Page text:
Fidel Goes Head to Head With the Mouse
What does Fidel Castri need to do to make Cuba appealing to the Cubans?
January 17, 2000
There is also the question of parenting. And as every parent knows, bribery is one of the most powerful tools in shaping a child’s attitudes and responses.
One of the less seemly aspects of his Miami relatives’ campaign to keep Elian in the United States has been their rather blatant attempt to sway the child by exposing him to the most seductive aspects (from a child’s standpoint, anyway) of American materialism.
All of this reminds me of a vacation I took with my five-year-old son this past summer to Greece. Upon arriving after a day of travel from Germany to Crete, we had a late dinner in the hotel restaurant.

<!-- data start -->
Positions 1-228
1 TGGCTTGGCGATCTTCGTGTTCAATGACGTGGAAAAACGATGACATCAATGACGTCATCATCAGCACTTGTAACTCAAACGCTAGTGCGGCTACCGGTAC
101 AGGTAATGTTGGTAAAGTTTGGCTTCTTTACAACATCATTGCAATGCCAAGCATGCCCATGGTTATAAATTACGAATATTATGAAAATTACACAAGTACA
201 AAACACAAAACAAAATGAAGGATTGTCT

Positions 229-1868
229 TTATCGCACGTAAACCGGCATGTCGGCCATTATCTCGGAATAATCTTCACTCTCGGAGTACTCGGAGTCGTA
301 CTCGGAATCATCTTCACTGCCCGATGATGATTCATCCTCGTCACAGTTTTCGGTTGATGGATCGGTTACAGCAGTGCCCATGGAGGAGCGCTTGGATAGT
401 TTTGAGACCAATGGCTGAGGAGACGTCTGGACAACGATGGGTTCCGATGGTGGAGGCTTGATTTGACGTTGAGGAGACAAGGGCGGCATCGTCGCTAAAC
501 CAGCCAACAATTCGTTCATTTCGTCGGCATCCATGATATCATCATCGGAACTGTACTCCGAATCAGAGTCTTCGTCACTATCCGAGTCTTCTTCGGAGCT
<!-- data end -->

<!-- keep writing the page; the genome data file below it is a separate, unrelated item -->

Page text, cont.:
Captivated by being on that beautiful island, at a lovely hotel, having dinner in a fancy restaurant, just the two of us, I asked my son: “What could possibly be better?”
Even though my son had spent most of his life growing up in Europe, not the United States, his response was immediate and succinct: “Disneyland.”
Of course, by the end of our holiday the Minotaur had taken pride of place — if only temporarily — in my son’s imagination. But, clearly, Fidel is going to have to work hard to make his impoverished island more alluring than Walt Disney’s Magic Kingdom.
Professor, University of Alabama School of Law Jonathan Berck teaches at the University of Alabama School of Law, where he specializes in international business law and bores his students with tales of his exploits in the Wild, Wild East of post-Soviet Central Asia, Germany, England, Washington and other of his postings from his prior life […]